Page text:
2. rm -rf /usr/local/texlive
  3. download and install the current BasicTeX package from
  4. tlmgr update --self
  5. tlmgr update --all
  6. create a list of the packages installed by default: tlmgr info --only-installed | cut -d: -f1 | cut -c3- > tex-default
  7. Diff the two lists: diff tex-default tex-packages
  8. Install the packages using tlmgr
  9. tlmgr install algorithms collection-fontsrecommended enumitem endnotes exam footmisc lastpage multirow paralist parnotes subfigure tex4ht titles todonotes

BasicTeX 2013

Well that didn’t take long. Only 1 month after the release of BasicTeX 2013, I find myself in need of a new package. The TeXLive repository has already deprecated all of the 2012 pacakges, so I’m off and running installing BasicTeX 2013.

This year the steps are mostly the same, with the addition of more packages as I’m continuing my use of LaTeX apace.

  1. tlmgr uninstall
  2. download and install the current BasicTeX package from
  3. update PATH environment variable to include the current install location: /usr/local/texlive/2013basic/bin/universal-darwin
  4. tlmgr update --self
  5. tlmgr update --all
  6. tlmgr install collection-fontsrecommended
  7. tlmgr install subfigure
  8. tlmgr install exam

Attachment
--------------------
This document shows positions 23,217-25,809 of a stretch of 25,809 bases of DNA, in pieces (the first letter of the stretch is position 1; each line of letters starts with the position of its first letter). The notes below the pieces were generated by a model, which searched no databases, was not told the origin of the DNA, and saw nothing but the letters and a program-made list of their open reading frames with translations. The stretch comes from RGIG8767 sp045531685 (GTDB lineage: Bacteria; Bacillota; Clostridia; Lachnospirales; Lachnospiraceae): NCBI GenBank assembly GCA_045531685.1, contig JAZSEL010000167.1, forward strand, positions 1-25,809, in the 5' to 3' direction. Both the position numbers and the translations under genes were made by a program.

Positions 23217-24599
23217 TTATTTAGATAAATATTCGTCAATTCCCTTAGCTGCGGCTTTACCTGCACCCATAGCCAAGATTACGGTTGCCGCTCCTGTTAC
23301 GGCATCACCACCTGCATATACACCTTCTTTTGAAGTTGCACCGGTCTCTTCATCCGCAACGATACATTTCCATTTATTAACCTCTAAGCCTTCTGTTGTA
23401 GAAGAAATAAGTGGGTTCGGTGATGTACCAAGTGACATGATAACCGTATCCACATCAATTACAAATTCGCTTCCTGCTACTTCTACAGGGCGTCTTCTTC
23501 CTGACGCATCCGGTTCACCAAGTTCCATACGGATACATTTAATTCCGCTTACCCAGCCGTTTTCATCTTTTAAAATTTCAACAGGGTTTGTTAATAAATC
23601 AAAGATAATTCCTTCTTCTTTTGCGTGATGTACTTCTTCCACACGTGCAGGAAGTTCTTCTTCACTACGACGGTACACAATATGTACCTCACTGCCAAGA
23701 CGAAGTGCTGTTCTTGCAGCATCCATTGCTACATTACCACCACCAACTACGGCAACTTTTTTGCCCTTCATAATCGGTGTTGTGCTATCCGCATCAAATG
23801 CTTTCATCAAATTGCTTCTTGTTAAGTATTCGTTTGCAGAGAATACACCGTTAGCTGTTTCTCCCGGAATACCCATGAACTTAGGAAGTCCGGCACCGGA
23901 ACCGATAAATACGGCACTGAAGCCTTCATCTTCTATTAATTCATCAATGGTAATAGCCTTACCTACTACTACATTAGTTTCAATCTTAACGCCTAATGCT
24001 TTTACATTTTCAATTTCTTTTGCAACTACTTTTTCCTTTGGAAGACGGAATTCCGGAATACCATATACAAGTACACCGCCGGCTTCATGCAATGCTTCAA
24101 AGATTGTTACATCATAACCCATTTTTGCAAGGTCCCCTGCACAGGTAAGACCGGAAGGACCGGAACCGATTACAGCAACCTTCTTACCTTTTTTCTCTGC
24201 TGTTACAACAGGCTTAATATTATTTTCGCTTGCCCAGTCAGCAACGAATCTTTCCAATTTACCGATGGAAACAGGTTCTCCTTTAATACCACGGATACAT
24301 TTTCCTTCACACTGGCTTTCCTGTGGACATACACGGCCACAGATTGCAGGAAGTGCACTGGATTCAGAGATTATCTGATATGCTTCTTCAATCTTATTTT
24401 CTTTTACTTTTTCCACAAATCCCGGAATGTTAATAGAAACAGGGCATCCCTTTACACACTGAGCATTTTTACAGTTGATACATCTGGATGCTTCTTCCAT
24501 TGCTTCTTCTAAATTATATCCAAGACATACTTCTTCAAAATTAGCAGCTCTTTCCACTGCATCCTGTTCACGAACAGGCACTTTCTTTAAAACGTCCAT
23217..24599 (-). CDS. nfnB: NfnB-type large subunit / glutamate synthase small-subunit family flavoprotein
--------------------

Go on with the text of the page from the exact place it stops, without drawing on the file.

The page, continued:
9. tlmgr install algorithms
  10. tlmgr install lastpage
  11. tlmgr install paralist
  12. tlmgr install enumitem

You can find the documentation for algorithms, lastpage, and paralist on CTAN.

Avoiding Cisco AnyConnect on the Mac

I haven’t had much luck with Cisco VPN software on the Mac in the past.  Unfortunately, the Cisco AnyConnect software that we use at Towson doesn’t accept connections from the built-in Apple VPN client.

Luckily (and predictably), the open-source community has a solution to this problem.  OpenConnect is an open source replacement for AnyConnect.  It was a pretty easy install as these things go.  I use homebrew for packages on Mac OS X, so if you use something else your mileage may vary, but here’s the steps I used:

  1. brew install openconnect
  2. download and install TunTap virtual network drivers
  3. startup drivers manually, or reboot.
  4. test out your vpn connection.
In my case, I had a few other small things to do, I needed to extract and install the root certificate for Towson, and allow access to openconnect in /etc/sudoers.

For the record, uninstalling should be pretty simple, just:

  1. Re-edit /etc/sudoers
  2. delete the cert in ~/Library/Certificates
  3. brew uninstall openconnect
  4. rm  -r /Library/Extensions/tun.kext /Library/Extensions/tap.kext /Library/StartupItems/tun /Library/StartupItems/tap

BasicTeX 2012

I just upgraded to BasicTeX 2012, and here’s a quick synopsis of the steps: